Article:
It was 0400 when local units limped from their tents and slogged through the mud to assemble for this morning’s mission: sweeping a restless area of Baquba called Mufrek. The operation would begin by securing a square section of eight roads, several blocks deep. Bradley fighting vehicles and dismounted Iraqi and Americans would establish the cordon, while additional dismounted troops swept up the streets to search every house for weapons, explosives, and other contraband.
Every Iraqi family is permitted one AK assault rifle, provided they obtain registration papers. When the family has the papers, our soldiers merely check the serial number. They do not confiscate registered weapons. In cases where the family has only one AK but no paperwork, the soldiers issue the family a receipt for the weapon, then turn the assault rifle over to the IPs. A family member must go to the IP station (in this case, the station where 15 people were killed yesterday with a car bomb), and register the weapon in order to get it back.
While we swept up the muddy streets, there was the roar of jets overheard. Tactical air support; just in case. But if we got hit this morning, the weapon or weapons most likely would be bombs, rendering air support useless in stopping it.
We moved predictably. Although we heard only the occasional stray shots, the prospect of someone hastily emplacing an IED was very real. As with other neighborhood sweeps I’ve seen, this one did not yield much--about 70 military weapons. Nearly all were AKs, but there was a sniper rifle and a few pistols.
Then, like squirrels in a park, the kids began to appear. They soon lined the muddy way. Iraqi kids are about the most polite I’ve seen anywhere in the world. But that doesn't mean they're shy--these kids are always very excited to see US soldiers. They just wave and wave and wave those little arms until they can barely hold them up. The moment a soldier casts a smile their way, the little faces erupt in smiles, some jump up and down as if on springs, until I think they will collapse in fatigue. But they never stop as long as the troops are in view.
This morning one little boy, he must have been six, followed us down the road, waving and smiling, waving and smiling, never saying a word. He kept a polite distance, never asked for chocolate, or a pencil, or anything. Just waving and smiling, hoping for that smile back from a US solider. When he finally got one, he became energized, jumped up and down, smiled more and waved harder. Then he saw my camera, and he stopped jumping. He kept smiling and began posing.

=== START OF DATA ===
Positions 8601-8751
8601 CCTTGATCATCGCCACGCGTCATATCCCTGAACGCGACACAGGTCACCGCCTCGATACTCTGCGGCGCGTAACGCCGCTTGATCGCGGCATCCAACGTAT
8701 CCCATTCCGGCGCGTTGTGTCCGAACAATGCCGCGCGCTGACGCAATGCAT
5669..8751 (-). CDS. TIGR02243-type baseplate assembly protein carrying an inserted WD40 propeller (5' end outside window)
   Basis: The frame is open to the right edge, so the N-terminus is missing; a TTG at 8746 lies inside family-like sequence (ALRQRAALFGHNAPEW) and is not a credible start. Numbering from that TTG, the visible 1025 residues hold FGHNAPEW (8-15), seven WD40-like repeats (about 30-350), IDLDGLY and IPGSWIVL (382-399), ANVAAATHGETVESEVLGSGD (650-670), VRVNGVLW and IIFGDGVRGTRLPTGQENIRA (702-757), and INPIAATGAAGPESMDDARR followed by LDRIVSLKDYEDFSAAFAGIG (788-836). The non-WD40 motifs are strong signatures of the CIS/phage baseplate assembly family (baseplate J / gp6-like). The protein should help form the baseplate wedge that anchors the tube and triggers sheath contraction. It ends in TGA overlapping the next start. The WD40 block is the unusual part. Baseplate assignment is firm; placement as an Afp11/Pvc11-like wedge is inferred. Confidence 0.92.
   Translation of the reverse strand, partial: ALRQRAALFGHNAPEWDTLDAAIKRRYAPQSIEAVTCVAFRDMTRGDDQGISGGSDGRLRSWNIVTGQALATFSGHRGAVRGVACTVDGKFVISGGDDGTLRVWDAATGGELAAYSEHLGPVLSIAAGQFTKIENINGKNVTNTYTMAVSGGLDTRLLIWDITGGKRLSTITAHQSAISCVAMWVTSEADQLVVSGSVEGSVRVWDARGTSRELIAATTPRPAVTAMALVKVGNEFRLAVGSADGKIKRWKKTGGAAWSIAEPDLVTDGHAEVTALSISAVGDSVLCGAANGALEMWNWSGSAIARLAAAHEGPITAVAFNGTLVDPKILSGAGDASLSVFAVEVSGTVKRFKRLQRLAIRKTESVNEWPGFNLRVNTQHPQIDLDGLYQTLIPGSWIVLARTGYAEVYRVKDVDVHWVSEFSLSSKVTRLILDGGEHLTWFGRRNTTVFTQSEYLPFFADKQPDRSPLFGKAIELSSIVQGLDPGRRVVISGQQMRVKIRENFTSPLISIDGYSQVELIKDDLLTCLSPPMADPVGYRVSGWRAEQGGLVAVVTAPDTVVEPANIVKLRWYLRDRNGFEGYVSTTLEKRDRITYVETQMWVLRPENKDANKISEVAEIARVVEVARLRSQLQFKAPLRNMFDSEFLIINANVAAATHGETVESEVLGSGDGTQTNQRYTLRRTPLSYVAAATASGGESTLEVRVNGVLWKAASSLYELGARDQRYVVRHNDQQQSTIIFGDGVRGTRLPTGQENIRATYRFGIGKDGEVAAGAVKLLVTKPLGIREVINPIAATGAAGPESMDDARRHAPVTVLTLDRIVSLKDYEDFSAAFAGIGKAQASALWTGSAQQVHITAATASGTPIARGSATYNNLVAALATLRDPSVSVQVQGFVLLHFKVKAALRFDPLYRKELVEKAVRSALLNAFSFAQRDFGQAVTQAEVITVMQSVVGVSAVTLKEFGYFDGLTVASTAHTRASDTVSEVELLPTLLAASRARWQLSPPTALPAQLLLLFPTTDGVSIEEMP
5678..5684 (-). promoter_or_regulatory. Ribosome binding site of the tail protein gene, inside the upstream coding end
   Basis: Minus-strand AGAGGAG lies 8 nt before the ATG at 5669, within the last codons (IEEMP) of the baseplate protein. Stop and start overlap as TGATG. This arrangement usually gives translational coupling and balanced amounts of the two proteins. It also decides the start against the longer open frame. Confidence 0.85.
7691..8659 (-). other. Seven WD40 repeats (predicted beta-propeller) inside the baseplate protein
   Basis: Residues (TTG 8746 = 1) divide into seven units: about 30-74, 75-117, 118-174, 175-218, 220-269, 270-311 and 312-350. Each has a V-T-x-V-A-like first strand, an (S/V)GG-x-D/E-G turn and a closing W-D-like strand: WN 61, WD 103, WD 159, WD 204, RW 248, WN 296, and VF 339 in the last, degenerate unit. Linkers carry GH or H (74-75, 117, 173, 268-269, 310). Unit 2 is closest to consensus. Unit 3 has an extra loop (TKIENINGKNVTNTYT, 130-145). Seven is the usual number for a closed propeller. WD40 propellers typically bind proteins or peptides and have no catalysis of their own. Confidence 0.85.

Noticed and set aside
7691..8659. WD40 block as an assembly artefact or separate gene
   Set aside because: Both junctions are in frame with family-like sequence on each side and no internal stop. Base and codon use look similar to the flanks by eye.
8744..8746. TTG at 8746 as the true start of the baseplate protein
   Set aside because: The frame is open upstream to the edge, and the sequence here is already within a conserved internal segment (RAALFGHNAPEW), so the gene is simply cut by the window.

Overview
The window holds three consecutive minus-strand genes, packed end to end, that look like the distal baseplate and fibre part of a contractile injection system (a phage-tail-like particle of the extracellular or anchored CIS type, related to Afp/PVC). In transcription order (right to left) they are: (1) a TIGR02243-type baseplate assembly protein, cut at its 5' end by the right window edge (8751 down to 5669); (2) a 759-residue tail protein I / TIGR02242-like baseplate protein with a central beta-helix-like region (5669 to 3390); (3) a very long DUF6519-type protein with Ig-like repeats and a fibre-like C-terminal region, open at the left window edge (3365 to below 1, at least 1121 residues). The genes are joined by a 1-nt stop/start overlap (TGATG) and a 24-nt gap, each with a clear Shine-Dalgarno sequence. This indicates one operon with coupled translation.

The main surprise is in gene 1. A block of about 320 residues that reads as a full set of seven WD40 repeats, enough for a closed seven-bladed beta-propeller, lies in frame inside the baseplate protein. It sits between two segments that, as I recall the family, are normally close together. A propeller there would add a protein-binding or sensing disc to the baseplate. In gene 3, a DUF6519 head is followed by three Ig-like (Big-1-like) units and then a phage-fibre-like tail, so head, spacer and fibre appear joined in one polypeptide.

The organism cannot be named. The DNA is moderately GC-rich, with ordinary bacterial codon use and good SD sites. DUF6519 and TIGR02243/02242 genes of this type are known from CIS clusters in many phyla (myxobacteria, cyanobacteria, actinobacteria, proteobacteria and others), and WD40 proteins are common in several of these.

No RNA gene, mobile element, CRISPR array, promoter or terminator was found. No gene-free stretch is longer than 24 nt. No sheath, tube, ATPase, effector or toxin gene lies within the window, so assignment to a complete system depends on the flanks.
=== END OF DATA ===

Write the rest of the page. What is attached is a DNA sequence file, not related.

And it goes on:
Iraqis can be serious posers when the cameras come out. The two strongest contenders are the Iraqi Police and Iraqi children. What the kids possess in natural charm and sheer energy, the police counterbalance with strained poses holding rifles and radios. Kids will stop anywhere and pose, usually with broad grins, waves and thumbs-up. But the police favor several poses: Cop with Gun, Cop with Radio, Cop with Police Car; Cop with Sunglasses, Cop Wearing Black Mask. The kids just have those smiles and little waves. But the cops seem to know who takes the best pictures in Iraq; the favorite Iraqi police pose is Officer with Child. Maybe it's the classic "if you can't beat 'em, pose with 'em" strategy," en vivo.
Occasionally an IP just plucks a kid from the crowd and asks me to photograph them together. On election day, an IP seemed to just randomly borrow kids from families for photo ops. An Iraqi man nudged me, saying knowingly, “Police with child. This is the wonderful photopicture.”
The Iraqi children who trail our convoys and make many of the patrols into parades are the best barometer we have about the future here. I've written about how carefully Iraqi parents watch their children, and how the military has come to read the total absence of children on a street as a bad omen. The portentous power of these kids works both ways. Their smiles are a measure of how the people here are mostly embracing a brighter future.
Adults can fake smiles and lie to our faces—-we will probably never know what they are thinking—-but four, five and six-year-old kids are jubilant when they see American soldiers. (Teenaged boys can be a lethally different story.) It's worth noting that these protective parents allow their kids to come wave at us, and that these kids seem to love meeting the Coalition. They are not just begging for Babe Ruth's, but sincerely saying hello. Children’s faces are windows to their parents' inner thoughts. Those honest smiles imply that behind closed doors, their parents do not hate or fear us, and that Iraqi kids are just being kids. That's a picture worth framing.